The contrasting stories we hear concerning the potential pros and cons of nanotechnology illustrate the importance of taking seriously the question of what would constitute an ethical regulation of nanotechnology. Nanotechnology covers such a diverse spectrum of technologies (e.g. therapeutic, etc.) that different values and principles are appropriate for regulating different kinds of nanotechnologies. Those who feel that both sides of the pro- and anti-nanotechnology debate have valid concerns might feel that the real challenge we face is finding a reasonable compromise between these different values rather than crowning any one value (e.g. efficiency) or principle (the pre-cautionary principle[3]) as “supreme”.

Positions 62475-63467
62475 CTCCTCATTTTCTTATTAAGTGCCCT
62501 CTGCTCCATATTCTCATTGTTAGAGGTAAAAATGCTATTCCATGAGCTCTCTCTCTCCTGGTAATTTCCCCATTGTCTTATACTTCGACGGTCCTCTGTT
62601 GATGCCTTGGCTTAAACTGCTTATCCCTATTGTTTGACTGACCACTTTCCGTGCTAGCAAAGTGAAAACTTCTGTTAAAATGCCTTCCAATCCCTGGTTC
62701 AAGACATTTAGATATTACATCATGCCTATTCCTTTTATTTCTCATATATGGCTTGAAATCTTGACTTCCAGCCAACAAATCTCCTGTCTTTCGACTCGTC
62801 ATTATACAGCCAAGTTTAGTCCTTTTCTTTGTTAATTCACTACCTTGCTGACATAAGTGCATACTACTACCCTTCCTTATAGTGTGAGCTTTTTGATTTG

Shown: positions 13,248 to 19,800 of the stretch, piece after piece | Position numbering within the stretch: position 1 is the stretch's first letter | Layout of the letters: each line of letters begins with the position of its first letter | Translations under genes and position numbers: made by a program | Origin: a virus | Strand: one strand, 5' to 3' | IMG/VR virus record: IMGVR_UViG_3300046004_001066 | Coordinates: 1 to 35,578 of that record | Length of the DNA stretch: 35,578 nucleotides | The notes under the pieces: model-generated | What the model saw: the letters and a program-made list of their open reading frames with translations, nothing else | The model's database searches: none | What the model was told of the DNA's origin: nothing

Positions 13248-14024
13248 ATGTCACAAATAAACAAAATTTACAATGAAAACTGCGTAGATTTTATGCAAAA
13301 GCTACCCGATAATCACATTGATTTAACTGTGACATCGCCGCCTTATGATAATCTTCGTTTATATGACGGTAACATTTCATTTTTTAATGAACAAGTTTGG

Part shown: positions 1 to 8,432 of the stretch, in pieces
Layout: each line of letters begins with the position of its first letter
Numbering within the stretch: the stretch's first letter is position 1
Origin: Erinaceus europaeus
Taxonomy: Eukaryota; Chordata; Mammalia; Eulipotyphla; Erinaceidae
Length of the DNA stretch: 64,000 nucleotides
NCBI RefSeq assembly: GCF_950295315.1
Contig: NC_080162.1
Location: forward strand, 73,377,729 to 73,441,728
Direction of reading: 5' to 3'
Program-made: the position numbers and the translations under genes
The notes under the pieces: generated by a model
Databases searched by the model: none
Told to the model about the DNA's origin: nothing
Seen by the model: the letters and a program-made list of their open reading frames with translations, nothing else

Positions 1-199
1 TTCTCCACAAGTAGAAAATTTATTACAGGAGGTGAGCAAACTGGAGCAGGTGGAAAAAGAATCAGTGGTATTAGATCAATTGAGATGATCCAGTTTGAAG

One social theory that offers us a pluralistic and contextual ethical analysis of nanotechnology is deliberative democracy. Instead of trying to win a philosophical argument concerning the viability of first-order principles (e.g. efficiency, safety, etc.), deliberative democrats are more concerned with determining what would constitute a reasonable balance between conflicting fundamental values. In this paper I will examine what deliberative democracy can prescribe in terms of addressing the ethical and social concerns raised by nanotechnology. By examining how deliberative democracy applies to nanotechnology we see that an ethical regulation of nanotechnologies requires a division of labor between many different institutions and individuals. I argue that deliberative democracy prescribes that an ethical regulation of nanotechnologies requires responsible legislative activism which in turn requires accurate scientific information as well as an informed and reflective citizenry. Thus the ethical obligations of deliberative democracy extend to the way scientists conduct and communicate their research as well as to the way the media reports about nanoscience. The actions of scientists and journalists play a vital role in the formation of the reflective preferences of the larger citizenry. Thus deliberative democrats believe that informed, reasoned debate on accommodating the different stakes involved with regulating different kinds of nanotechnologies is essential if we hope to implement a fair and humane regulation of these new technologies.